web Robert DEROME
Les sources iconographiques
des portraits fictifs du père jésuite Jacques Marquette

1955 Anonyme - Wauconda, IL, Transfiguration Parish

Cette église de Wauconda IL et ces vitraux datent de 1955 : voir : « Window 7 – (Prior Church) Mass was celebrated in the new church on July 10, 1955. » Source.

Ce vitrail présente plusieurs des caractéristiques iconographiques habituellement données à Marquette : canot dans la nature, avec peut-être Jolliet à son bord, croix à la main du prêtre, rabat.

« Window 2 – (Missionary in Canoe) As early as 1659, a vicar Apostolic had been appointed by the Holy See to the whole of Quebec, Canada known as “New France.” The first Illinois missions were controlled by the diocese of Quebec. Research into the beginning of the Catholic Church in Illinois is light. Robert Cavalier de La Salle may have traveled on the Illinois River in 1669. At any rate, Jesuits visiting this region prior to Marquette, made such visits with the same purpose in mind that all missionaries had; namely, to spread the Gospel. » Source.

Merci à la collaboration de Ruth D. Nelson.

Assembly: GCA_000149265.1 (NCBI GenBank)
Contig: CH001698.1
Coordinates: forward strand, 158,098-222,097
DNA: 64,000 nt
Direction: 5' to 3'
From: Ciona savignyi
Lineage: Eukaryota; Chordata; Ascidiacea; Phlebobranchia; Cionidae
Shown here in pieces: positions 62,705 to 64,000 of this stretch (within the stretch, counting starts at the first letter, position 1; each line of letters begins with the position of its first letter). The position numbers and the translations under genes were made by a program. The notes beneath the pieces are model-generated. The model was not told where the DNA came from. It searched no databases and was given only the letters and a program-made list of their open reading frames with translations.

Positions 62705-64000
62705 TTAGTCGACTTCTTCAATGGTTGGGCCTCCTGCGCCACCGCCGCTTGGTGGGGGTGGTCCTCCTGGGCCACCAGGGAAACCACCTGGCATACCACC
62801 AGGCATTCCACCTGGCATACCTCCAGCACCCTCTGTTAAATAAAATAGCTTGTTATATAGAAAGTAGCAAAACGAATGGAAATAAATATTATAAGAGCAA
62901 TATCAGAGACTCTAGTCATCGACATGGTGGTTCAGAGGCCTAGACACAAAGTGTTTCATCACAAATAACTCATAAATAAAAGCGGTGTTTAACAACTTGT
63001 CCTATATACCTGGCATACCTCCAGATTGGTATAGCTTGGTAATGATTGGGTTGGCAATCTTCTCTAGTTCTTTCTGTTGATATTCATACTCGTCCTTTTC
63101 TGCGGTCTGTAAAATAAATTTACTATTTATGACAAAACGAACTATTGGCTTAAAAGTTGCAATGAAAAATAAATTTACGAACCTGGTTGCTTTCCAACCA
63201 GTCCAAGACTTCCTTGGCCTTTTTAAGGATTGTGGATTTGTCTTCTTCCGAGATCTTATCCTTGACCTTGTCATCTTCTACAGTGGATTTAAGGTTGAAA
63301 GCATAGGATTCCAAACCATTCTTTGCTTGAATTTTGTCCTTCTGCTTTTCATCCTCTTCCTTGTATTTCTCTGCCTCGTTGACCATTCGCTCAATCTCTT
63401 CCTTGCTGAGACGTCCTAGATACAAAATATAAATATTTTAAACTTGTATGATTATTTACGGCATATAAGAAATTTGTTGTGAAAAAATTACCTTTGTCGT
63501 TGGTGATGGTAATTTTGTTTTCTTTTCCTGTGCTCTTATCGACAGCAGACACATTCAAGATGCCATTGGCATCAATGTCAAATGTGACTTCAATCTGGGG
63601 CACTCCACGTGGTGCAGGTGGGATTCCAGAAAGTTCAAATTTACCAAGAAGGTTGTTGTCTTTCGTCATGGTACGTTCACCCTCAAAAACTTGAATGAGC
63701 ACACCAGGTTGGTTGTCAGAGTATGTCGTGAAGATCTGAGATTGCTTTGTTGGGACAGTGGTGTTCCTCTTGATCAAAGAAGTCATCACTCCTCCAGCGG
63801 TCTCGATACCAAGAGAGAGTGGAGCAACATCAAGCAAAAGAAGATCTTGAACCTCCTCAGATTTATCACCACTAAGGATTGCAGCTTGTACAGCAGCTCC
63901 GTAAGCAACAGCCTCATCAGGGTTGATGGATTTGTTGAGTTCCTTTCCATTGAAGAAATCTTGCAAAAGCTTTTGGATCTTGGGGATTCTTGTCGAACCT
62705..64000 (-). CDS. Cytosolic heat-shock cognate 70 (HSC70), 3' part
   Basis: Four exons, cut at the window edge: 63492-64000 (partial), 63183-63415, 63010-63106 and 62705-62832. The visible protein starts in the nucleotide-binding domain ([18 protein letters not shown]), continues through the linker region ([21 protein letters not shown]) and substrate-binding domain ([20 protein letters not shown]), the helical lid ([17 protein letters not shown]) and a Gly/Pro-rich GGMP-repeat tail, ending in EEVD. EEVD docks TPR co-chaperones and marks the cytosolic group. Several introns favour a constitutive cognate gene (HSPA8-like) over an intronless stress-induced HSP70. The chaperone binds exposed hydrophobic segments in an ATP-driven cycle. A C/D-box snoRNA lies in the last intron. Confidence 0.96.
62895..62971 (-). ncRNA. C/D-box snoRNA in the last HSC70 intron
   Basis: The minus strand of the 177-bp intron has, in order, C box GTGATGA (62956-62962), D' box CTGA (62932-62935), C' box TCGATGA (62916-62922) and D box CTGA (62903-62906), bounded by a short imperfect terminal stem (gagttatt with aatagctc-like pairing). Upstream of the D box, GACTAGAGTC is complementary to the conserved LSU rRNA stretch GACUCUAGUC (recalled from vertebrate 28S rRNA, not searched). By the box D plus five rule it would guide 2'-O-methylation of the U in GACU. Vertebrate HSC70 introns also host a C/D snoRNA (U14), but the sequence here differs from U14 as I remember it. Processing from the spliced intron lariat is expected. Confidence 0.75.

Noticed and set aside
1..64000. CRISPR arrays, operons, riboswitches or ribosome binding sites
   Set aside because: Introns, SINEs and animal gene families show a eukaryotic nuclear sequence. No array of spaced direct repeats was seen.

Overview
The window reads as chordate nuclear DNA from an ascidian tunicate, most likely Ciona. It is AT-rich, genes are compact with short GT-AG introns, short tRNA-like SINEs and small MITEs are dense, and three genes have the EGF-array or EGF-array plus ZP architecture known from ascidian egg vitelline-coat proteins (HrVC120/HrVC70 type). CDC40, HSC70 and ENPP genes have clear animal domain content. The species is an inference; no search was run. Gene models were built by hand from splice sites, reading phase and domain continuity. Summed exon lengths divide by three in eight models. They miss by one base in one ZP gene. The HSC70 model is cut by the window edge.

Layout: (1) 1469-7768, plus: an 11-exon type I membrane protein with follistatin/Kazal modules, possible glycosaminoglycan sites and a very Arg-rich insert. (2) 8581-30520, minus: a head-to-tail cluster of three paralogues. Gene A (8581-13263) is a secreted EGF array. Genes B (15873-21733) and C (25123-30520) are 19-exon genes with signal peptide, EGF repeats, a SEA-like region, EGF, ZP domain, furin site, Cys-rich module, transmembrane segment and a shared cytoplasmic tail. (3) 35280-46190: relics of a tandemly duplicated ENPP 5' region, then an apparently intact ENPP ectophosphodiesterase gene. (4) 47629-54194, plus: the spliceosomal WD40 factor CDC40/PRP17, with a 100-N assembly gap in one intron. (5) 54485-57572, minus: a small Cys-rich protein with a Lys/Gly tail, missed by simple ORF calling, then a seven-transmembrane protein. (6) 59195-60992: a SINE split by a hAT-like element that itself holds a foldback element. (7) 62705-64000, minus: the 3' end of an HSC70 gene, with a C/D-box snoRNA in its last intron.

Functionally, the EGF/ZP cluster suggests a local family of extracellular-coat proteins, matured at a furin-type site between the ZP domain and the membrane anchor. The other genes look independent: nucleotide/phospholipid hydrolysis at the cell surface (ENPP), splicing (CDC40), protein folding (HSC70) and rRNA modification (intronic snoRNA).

« Window 3 – (Father Marquette) Stained Glass Window. Father Marquette was a man with a dream. For years, he had wanted to bring the message of God to the Indian tribes along the great rivers of the wilderness. He prayed to the Blessed Virgin for her intercession in his request. In May of 1673, the 37 year old Marquette and explorer Louis Joliet were assigned by the bishop of Quebec to take a trip of discovery down the mighty Mississippi River. Their return journey took them up the Illinois River. While resting at the camp of the Peoria Indians, an Indian couple brought their dying infant to Father Marquette to be baptized. This is the first recorded Christian sacrament on Illinois soil. A few days later, Father Marquette was teaching and preaching to the Kaskaskia Indians on the Illinois River, near what is now the town of Utica. Before leaving, he promised to return and establish a church in their midst. Father Marquette’s second journey in December of 1675 brought him first to the mouth of the Chicago River. Ill health caused the priest to remain in the Chicago area until March of 1676. His traveling companions built a log cabin which served as his home and the first church in Chicago. On Holy Thursday in 1676, in the presence of about 5,000 Indian chiefs and elders, young men and women and children, he brought the word of God to the Kaskaskians and sanctified the event with the celebration of Mass. It was the fulfillment of two spiritual promises. One was to establish their church and the other was to the Virgin Mary of Her intercession in his prayers. In Her honor, Father Marquette named his first mission, “The Mission of the Immaculate Conception.” » Source.


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